June 16, 2010
Between The Numbers
The Diamondbacks may be buried in the NL West basement, but they can’t hold their middle-of-the-pack offense responsible. Arizona’s .262 team TAv ranks eighth in the NL; its .178 ISO leads the circuit, and its 9.9% walk rate trails only Atlanta’s. All that’s holding the D-backs back in the offense department is a 22.2% hit rate, which ranks thirteenth in the league. This isn’t a BABIP issue: the Diamondbacks rank fourth in the league in that category. Rather, the Snakes have simply been swinging and missing at a historic pace. Querying our database (which extends to 1954) for its team strikeout rate leaders gives me the following results:
The Diamondbacks have been punched out in nearly a quarter of their plate appearances, which would easily qualify as the highest rate in our records if sustained over a full season. I chose to include the top eleven teams on the list not as an homage to Kevin Goldstein, but because the eleventh-ranked team was last year’s model of the Diamondbacks, which also led the majors in strikeouts. The 2008 squad, ranked tenth on the list above, was spared that indignity only by the strikeout-happy Marlins of the same season, who rank third. Clearly, prodigious strikeout totals are nothing new for the Snakes. However, even after adjusting for the slight league-wide increases in strikeout rate since the last two times the Diamondbacks cracked this list, it’s evident that this year’s model has taken its whiffing to a higher plane.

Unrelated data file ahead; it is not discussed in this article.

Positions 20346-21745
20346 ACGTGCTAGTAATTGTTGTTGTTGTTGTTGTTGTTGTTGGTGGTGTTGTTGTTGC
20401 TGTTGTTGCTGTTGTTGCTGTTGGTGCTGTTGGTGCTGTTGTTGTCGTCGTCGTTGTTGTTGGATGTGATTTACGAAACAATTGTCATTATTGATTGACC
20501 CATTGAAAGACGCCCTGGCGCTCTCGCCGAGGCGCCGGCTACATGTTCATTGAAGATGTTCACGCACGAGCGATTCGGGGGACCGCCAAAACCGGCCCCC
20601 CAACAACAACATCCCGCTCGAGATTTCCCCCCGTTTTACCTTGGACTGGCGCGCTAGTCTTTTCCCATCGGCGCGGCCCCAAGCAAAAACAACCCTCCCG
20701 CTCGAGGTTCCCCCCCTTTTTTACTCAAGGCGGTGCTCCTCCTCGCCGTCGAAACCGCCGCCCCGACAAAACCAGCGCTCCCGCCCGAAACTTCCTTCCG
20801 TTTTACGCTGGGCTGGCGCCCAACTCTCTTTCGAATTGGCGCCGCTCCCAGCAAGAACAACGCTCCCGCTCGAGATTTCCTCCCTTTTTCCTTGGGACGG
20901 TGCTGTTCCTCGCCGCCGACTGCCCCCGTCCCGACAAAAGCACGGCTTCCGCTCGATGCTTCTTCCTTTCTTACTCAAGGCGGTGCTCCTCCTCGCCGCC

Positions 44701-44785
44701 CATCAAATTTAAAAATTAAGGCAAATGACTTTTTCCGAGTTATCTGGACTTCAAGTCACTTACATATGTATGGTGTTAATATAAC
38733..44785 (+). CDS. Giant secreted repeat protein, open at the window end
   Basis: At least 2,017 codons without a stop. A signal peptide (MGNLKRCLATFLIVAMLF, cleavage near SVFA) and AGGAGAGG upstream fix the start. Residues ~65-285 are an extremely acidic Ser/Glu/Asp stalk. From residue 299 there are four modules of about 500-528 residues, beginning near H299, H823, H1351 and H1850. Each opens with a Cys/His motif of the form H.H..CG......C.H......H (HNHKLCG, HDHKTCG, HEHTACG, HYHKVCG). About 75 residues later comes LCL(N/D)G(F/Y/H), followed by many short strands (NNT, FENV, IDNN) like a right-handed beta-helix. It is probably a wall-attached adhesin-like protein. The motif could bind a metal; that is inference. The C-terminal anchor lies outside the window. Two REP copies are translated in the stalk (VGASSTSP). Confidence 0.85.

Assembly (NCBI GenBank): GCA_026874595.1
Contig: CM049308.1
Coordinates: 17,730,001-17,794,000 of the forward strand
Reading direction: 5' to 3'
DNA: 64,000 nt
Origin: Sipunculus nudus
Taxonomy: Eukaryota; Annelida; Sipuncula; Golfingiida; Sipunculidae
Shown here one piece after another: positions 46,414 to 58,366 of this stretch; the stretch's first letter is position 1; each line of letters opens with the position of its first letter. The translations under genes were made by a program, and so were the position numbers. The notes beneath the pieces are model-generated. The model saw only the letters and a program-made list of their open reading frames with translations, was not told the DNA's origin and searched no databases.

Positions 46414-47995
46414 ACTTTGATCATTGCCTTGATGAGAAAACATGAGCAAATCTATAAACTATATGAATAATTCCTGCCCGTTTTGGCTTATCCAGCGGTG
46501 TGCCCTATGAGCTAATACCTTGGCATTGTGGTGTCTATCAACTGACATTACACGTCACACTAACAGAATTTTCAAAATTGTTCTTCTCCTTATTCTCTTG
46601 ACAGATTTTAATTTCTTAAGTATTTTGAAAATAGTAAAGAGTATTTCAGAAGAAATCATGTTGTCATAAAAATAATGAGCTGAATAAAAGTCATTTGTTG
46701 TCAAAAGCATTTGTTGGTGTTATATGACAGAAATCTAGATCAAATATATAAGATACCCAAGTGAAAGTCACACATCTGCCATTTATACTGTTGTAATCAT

You won’t have to cast your memory far to call up the names and faces associated with any of the teams on that list, as I discovered after suffering a series of vivid Jose Hernandez flashbacks. As Jay Jaffe noted yesterday, we’re living in a strikeout-saturated era, so it’s not surprising that these teams would all hail from the last decade. One would have to scan all the way down to the twenty-fifth entry on the list to be taken beyond the late 1990s, and even then, only to be whisked directly to the Year of the Pitcher (the 1968 Mets).
If we want to assess how the Diamondback’s strikeout rate truly stacks up historically, we need to account for the significant league-wide changes over time. Repeating the query above, but this time calling for the ratio of team strikeout rate to league strikeout rate, returns the following leaders:
By this method, the Diamondbacks no longer top the list, but they aren’t far from it, made all the more notable by the fact that they play in a home park that inflates run-scoring and depresses strikeouts.
So who are the main culprits? Mark Reynolds, the man who set the single-season strikeout record last season with 223, is up to his old tricks, failing to make contact at an even more elevated rate. His 33.8% strikeout rate leads the majors, but this isn’t a one-man show; it’s more of a dynamic duo, with the subordinate role played by Justin Upton, who ranks second among all qualifiers. Upton appeared to have conquered his strikeout tendencies last season, but they’ve returned with a vengeance in 2010. Did I say dynamic duo? I think I may have meant “Legion of Doom,” since this is truly a team effort. The bronze medal goes to Adam LaRoche, whose strikeout rate places twelfth overall; both Chris Young and Kelly Johnson earn honorable mentions. Among D-backs with a minimum of 100 plate appearances, only Conor Jackson has struck out at a significantly below-league-average rate.
Of course, we should expect all extreme observations to regress to the mean, and the Diamondbacks’ strikeout pace is no exception. It’s likely that their K rate won't finish the season where it is now, but if they want to avoid a record-breaking performance, they have a lot of contact to make.